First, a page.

The impact coronavirus has had on our view of hygiene is undeniable. We’ve all played our role in preventing the spread of the disease by washing our hands, staying indoors and maintaining a safe distance at all times. After almost two months in lockdown, it’s safe to say this behaviour is starting to feel normal, maybe even habitual. This means it’s more than likely that we’ll carry this level of hygiene into regular life when it resumes.
This goes for inside the workplace too. When desks start filling up again, employees are going to want to know the health and safety procedures in place that will prevent the spread of illnesses. Employers and employees have an equal responsibility to provide resources and enforce guidelines that make your workplace as safe, healthy and hygienic as it can be.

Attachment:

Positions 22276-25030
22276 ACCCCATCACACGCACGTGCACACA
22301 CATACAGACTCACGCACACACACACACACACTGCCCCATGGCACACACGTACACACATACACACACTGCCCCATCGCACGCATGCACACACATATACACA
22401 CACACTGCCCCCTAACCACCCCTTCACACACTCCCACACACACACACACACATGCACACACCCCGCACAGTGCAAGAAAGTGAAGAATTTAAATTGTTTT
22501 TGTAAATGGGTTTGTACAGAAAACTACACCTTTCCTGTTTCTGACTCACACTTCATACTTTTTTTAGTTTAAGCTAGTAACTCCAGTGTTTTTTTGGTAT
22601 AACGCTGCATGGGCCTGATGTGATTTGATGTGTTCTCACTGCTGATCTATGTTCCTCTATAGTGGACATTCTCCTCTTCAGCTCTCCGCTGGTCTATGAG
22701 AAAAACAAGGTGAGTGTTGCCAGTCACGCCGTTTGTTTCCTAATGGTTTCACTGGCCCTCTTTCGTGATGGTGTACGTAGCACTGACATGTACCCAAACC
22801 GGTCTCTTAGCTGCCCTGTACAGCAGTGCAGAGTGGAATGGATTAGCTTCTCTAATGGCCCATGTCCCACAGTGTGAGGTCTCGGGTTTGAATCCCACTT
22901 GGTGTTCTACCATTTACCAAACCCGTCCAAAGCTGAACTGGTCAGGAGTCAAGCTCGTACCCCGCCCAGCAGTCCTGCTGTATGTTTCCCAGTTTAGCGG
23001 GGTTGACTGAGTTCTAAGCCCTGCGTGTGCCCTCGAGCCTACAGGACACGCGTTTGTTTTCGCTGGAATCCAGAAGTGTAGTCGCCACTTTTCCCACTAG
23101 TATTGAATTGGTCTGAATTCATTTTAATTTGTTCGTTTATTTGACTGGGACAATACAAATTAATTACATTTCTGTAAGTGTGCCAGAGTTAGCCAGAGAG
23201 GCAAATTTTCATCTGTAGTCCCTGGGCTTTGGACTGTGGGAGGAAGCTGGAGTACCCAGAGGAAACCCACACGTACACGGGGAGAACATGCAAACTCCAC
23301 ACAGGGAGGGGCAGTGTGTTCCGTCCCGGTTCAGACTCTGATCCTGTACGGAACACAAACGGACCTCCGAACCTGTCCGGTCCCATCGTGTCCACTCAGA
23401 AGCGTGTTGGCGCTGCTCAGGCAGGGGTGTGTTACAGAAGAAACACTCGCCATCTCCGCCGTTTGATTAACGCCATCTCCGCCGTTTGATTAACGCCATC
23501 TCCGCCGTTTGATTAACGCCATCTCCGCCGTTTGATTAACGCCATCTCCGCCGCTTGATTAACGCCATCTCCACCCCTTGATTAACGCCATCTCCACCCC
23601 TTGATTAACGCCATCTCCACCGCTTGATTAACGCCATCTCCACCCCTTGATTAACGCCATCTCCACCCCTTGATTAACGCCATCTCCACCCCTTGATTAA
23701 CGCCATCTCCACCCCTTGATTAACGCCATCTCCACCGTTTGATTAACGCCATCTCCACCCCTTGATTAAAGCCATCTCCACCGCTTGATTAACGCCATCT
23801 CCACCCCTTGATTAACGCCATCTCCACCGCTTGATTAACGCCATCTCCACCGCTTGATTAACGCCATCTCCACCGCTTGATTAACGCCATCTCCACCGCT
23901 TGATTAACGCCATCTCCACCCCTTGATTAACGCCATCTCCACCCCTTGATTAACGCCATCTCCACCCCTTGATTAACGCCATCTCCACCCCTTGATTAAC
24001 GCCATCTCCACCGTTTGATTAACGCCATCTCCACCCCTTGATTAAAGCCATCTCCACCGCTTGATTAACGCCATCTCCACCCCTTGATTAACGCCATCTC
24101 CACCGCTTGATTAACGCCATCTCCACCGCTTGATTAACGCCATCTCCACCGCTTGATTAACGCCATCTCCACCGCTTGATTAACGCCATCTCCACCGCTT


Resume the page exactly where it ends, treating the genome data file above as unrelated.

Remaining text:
The changes you make to our office environment don’t have to be drastic. Some simple shifts in your hygiene habits, office layout and additional resources could increase your likelihood of staying healthy and free of sickness. Here are some ways you can prevent the spread of illness in your workplace and ensure your team remain safe and healthy.
Switch up your desk layout
We’ve seen the effects that social distancing has had on reducing the rate at which germs spread from person to person. This is something we can enforce on the office floor as well. Simply adding more space between rows and banks of desks will help you maintain a safe distance between one another during the day. With more space between our personal workstations, we can reduce the amount of direct contact we have with our colleagues. This will help protect your belongings from gathering germs and bacteria transmitted by coughs or sneezes.